JR: How much editorializing do you do with your photographs?
CS: They’re all full-frame for the most part.
JR: That qualifies as not editorializing, right?
CS: The composition is editorializing, but that’s just how you adjust the camera. I remember as a kid discovering that you could look through the lens on a camera. I didn’t know you could do that because I was using a Brownie camera where you look through a second lens. The fact that you could see exactly what you were taking a picture of was something I was really happy about.
JR: Right. Because the times I’ve met you, you always very happy and warm-spirited.
CS: Am I?
JR: You always seem that way. I think when you go through an extraordinary era or experience, you can be left with the joy of it, or you can let the little slights consume you so all you think of are the bad times. It seems like you just remember the good times and have a very sunny outlook on life.
“There’s a comedy routine to people saying, ‘Remember when we were shooting up and the guy sold us Drano and we had to go to the emergency room?’”
— Chris Stein
CS: Life is amusing. There’s a comedy routine to people saying, “Remember when we were shooting up and the guy sold us Drano and we had to go to the emergency room? Remember how great that was?” That’s kind of my take on reality. I try to be optimistic about life in general.
JR: I think of your pictures as optimistic, do you see them that way?
W. Lester Banks
W. Lester Banks was an American music journalist, critic, author and musician known as one of America’s most influential rock critics. Banks wrote regularly for Creem and Rolling Stone magazines, as well as the Village Voice, Playboy, and more.
Jon Stewart is an American comedian, writer, producer, director, political commentator, actor and TV host. He is well-known for hosting, writing, and producing The Daily Show (1999-2015), a satirical news program on Comedy Central, as well as The Jon Stewart Show and You Wrote It, You Watch It. Stewart also hosted the 78th and 80th Academy Awards and has written a number of books including bestseller America (The Book): A Citizen’s Guide to Democracy Inaction (2004).
CS: Maybe. I mean, I always found decaying stuff really attractive in a weird way and kind of fascinating. There’s definitely a beauty in all that.
You go on Instagram, and there’s so many photographers devoted to this dark art and gloomy stuff. I don’t know if it’s emo or what, but it’s attractive. I don’t think that genre used to be out there so much.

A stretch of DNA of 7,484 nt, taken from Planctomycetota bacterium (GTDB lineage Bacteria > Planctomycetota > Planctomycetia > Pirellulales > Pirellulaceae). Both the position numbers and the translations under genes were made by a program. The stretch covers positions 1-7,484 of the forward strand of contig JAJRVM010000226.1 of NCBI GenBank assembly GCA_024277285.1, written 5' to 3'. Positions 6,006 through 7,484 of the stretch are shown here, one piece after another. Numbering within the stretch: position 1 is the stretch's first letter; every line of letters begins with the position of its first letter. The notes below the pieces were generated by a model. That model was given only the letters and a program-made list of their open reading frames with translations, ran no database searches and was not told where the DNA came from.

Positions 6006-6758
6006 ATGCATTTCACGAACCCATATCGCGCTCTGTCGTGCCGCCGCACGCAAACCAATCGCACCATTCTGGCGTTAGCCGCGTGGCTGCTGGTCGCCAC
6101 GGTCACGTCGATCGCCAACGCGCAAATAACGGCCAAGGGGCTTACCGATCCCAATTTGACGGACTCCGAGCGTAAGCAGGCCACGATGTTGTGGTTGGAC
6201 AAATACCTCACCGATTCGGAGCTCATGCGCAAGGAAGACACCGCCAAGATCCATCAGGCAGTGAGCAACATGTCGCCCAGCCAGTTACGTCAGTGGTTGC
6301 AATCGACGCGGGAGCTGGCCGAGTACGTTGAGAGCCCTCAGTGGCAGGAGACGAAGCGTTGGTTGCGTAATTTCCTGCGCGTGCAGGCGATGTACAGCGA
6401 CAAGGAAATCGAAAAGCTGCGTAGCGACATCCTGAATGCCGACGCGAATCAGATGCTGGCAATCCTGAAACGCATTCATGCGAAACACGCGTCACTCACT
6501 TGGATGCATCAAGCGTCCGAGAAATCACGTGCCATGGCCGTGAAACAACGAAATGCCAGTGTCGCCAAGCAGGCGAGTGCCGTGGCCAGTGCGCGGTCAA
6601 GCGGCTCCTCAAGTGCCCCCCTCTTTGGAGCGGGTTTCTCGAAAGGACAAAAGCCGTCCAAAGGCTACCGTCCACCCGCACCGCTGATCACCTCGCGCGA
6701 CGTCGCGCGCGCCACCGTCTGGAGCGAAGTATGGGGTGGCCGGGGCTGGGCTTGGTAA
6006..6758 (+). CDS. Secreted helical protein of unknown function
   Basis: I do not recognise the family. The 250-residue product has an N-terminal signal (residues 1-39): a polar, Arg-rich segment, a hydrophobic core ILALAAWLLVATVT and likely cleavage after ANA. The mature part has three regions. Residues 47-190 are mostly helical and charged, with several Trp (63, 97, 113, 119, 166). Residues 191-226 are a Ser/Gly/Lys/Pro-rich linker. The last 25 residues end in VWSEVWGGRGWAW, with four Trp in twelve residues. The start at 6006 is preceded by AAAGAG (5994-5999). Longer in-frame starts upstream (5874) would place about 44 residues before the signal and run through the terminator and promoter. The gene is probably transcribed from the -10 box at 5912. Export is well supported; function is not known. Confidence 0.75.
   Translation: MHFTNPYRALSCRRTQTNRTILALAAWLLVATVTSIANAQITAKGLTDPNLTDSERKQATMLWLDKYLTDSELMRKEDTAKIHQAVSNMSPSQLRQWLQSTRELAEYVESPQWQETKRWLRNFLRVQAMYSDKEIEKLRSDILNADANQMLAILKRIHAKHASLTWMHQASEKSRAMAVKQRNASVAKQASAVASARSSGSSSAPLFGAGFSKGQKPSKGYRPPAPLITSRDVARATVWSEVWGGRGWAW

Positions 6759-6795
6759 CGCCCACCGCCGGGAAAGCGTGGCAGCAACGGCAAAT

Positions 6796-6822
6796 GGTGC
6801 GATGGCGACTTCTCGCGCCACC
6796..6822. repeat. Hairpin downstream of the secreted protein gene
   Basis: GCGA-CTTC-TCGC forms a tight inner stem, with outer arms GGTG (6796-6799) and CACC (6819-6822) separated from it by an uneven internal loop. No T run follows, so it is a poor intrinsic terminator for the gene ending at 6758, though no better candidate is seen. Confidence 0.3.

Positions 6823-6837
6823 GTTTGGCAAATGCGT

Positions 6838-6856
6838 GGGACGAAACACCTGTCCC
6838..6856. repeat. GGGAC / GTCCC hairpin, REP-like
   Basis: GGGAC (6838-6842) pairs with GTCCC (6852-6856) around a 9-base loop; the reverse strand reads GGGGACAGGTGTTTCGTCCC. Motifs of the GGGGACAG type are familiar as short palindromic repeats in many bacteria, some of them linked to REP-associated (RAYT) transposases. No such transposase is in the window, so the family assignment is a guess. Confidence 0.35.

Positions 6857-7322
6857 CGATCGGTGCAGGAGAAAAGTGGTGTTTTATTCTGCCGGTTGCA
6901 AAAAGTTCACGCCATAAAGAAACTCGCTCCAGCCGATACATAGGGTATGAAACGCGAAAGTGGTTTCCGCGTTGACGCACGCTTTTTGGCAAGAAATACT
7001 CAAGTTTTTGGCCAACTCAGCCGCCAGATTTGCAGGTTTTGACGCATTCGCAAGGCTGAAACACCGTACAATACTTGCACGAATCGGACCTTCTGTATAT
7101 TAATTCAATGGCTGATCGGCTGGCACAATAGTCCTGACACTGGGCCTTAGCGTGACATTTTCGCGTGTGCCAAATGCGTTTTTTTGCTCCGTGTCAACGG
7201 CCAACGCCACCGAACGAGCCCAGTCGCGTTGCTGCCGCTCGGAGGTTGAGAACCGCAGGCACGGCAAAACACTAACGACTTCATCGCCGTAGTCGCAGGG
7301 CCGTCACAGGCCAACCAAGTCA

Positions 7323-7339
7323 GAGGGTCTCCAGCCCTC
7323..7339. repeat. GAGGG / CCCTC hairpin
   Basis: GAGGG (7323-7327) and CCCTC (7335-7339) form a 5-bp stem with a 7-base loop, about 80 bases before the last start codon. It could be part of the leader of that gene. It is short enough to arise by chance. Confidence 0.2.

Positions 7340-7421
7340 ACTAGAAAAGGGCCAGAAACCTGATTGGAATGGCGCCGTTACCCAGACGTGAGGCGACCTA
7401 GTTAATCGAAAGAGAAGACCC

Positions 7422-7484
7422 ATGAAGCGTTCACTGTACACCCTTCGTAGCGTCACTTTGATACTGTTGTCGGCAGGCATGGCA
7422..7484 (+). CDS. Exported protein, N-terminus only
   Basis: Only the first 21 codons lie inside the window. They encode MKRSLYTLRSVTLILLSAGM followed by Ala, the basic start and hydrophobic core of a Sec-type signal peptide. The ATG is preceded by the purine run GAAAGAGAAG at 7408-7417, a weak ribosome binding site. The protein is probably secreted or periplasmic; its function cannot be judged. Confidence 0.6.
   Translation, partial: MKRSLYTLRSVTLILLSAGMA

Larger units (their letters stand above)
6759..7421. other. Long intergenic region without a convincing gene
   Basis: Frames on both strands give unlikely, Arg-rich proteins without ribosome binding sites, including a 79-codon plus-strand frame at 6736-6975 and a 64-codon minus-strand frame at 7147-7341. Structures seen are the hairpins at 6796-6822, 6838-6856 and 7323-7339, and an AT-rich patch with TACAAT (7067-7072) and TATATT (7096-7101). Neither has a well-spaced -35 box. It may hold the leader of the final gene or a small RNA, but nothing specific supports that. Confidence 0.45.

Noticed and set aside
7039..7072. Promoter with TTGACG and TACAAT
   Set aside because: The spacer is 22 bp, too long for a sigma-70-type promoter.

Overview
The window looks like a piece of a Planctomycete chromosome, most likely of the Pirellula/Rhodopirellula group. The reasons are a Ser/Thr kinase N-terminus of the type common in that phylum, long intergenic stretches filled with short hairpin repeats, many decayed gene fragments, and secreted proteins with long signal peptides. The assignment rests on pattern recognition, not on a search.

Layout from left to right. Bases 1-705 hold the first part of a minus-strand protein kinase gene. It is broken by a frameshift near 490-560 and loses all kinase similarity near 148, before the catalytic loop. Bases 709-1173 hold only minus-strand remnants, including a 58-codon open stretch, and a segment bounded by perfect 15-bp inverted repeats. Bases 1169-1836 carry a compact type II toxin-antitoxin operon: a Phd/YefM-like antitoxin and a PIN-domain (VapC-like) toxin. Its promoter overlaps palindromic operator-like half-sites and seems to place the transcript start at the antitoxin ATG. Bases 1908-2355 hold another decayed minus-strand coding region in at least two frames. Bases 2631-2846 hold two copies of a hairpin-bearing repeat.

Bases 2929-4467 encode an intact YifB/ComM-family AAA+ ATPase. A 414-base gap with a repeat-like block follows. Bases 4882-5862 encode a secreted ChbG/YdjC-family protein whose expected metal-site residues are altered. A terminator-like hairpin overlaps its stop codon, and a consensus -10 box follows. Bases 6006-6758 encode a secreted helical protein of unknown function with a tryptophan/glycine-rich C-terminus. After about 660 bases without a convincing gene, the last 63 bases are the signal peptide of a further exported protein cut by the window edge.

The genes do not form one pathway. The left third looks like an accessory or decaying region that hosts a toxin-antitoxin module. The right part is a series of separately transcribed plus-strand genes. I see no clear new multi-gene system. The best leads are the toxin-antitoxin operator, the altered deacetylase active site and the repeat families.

JR: The decay in your photographs isn’t about how terrible everything was but about the possibilities to create really interesting things, which you did. You captured the milieu from which some of the greatest culture of the century came. I think that’s what’s so good about your photographs. They recognize that the mounds of rubble aren’t bad, but are about creating a world from which amazing things can come.
CS: Yeah, I don’t know. I was always drawn to it, maybe because it was familiar.
JR: My favorite photograph in your book is that one of W. Lester Banks on the beach at Coney Island.
CS: That’s a classic. It’s one of my favorites. I gave a very large print of that to Jon Stewart when we were on his show. He was excited because coincidently his father lived in one of the apartment buildings in the background.
JR: How did that photo come to be? He looks like somebody who’d never been on a beach before. He’s enjoying it but is also incredibly uncomfortable.
Punk magazine was a music magazine created by cartoonist John Holmstrom, publisher Ged Dunn and music journalist Legs McNeil in 1975. With its 15 issues between 1976-79, Punk popularized ‘70s New York’s underground rock music scene, featuring the likes of Blondie, Sex Pistols, Lou Reed, and Iggy Pop on its covers. “Mutant Monster Beach Party” was a feature-length Punk fumetti starring Joey Ramone, Debbie Harry, Andy Warhol, and many other celebrities.
CS: That’s a good description. He was both uncomfortable and sort of flamboyant at the same time. It was from one of the Punk magazine fumetti things, the Mutant Monster Beach Party.
JR: What do you want people to take away from the book?
CS: The time travel aspect. I’ve seen people being fascinated by that period, so if I can convey a little bit of that, especially to the younger people, then that’s successful to me.
JR: Do you think there’s a third book that you can bring out? Are you still taking pictures now?
CS: I take pictures now, and I still maintain my Instagram. I probably could put together enough stuff, but as far as the old stuff goes it’s finite.
All images © Chris Stein